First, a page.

Elon Musk, Founder of Space X and Tesla expressed the inevitability of this tectonic social shift in February at the World Government Summit in Dubai: “What to do about mass unemployment he asked? This is going to be a massive social challenge. There will be fewer and fewer jobs that a robot cannot do better [than a human]. These are not things that I wish will happen. These are simply things that I think probably will happen.”
Automation has also fuelled new means of warfare. Night after night on the evening news, we hear about selectively targeted drone strikes; the consequences of which are disturbingly detached from our reality. Only this week Daesh, or the so-called Islamic State, released footage apparently depicting a simple commercially available drone, delivering a devastating attack in Mosul, showing even the most basic forms of this technology can cause great terror and destruction.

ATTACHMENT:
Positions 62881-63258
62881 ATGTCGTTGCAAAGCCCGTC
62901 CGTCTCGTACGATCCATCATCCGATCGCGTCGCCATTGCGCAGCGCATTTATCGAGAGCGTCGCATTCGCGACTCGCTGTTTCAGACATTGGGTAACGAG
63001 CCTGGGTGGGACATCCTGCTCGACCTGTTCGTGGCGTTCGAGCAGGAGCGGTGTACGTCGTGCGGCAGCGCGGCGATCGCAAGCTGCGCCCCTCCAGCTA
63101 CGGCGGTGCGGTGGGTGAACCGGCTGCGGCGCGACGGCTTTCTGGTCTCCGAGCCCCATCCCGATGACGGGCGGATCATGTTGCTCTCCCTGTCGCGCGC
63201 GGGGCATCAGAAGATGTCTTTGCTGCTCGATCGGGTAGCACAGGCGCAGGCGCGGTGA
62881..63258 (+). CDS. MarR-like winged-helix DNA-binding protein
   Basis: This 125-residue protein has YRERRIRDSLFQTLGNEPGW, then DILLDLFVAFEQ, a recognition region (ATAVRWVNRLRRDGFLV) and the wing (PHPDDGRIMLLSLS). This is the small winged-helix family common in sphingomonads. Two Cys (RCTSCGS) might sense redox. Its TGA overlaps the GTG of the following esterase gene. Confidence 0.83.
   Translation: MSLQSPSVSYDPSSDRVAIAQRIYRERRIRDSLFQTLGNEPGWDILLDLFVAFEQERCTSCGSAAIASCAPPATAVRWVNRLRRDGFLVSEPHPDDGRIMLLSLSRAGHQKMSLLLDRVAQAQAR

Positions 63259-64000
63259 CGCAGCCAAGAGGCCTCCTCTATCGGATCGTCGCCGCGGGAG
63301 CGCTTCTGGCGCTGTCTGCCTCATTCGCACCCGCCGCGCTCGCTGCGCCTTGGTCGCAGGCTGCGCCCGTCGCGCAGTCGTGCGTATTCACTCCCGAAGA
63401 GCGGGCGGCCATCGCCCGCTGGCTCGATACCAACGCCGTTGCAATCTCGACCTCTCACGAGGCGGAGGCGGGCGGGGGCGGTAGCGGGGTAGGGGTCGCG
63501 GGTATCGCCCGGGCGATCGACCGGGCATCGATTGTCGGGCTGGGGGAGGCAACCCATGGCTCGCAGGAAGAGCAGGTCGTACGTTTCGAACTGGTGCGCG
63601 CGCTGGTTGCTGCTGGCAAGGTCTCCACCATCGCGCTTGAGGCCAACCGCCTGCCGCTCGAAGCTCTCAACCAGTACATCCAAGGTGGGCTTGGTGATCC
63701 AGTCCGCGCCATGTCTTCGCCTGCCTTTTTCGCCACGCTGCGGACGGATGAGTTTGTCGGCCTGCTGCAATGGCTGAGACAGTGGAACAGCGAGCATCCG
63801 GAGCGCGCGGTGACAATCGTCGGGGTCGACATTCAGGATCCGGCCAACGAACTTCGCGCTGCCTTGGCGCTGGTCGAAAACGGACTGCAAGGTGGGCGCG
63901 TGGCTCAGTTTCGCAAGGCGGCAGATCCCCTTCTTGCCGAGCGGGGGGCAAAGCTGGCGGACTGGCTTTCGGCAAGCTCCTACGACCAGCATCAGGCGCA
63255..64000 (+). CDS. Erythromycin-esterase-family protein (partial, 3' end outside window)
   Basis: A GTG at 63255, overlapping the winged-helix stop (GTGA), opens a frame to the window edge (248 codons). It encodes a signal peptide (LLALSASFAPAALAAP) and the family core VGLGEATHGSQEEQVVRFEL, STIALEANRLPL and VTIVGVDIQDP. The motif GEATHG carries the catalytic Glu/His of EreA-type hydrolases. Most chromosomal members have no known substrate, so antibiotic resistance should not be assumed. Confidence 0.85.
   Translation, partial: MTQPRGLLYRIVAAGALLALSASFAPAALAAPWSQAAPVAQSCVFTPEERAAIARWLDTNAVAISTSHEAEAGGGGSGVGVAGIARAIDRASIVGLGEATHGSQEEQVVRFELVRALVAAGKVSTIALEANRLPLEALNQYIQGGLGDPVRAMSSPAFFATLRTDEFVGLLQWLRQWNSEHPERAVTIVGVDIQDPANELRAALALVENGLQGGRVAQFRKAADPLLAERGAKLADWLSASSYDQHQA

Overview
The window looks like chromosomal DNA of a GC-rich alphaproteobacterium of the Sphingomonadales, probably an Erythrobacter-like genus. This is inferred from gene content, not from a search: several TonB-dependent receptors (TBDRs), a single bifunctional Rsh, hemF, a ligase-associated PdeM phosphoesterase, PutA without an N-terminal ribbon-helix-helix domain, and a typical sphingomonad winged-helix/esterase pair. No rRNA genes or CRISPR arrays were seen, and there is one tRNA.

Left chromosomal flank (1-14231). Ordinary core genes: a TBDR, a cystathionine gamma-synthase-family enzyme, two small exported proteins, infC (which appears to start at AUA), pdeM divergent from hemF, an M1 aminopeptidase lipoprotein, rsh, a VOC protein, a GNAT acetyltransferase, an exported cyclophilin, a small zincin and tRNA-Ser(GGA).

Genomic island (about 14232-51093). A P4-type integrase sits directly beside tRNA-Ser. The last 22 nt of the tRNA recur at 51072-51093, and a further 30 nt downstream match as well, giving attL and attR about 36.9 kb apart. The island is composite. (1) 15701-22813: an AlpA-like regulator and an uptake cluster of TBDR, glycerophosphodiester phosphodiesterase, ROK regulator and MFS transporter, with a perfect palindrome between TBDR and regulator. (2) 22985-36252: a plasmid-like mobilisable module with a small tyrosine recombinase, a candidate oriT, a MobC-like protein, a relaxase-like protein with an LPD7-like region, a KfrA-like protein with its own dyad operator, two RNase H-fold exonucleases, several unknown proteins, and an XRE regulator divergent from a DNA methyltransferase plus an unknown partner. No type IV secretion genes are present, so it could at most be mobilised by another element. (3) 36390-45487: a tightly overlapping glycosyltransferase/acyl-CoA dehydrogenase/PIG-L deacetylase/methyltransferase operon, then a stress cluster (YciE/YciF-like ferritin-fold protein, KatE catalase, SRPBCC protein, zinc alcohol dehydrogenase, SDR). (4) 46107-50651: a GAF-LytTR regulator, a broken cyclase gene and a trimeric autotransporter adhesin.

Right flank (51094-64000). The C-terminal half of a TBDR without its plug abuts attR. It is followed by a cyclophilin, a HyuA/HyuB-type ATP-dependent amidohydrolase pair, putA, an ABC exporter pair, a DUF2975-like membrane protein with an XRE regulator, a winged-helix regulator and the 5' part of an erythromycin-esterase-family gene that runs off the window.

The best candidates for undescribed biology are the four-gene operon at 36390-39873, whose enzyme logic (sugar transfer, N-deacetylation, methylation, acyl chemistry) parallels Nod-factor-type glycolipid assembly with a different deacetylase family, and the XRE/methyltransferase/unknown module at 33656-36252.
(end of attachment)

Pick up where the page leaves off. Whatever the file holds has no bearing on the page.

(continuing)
However drone technology embodies the moral duality of technology’s impact on society, as it can also be used as a significant force for good. In the aftermath of natural and manmade disasters, drones can be positioned to survey damage, locate stranded and injured victims, and assess ongoing threats, without risking the safety of rescue teams and first-responders.
Drones can support law enforcement by searching for missing children, providing tactical surveillance, assisting in accident investigations and monitoring large crowds. Their aerial dexterity can aide safe infrastructure maintenance and management, more efficiently than scaffolding, cranes and harnesses. In aerial photography, filming for a news broadcast or movie scene can be completed efficiently and effectively with drones, enabling viewers to experience images they otherwise may not have been able to.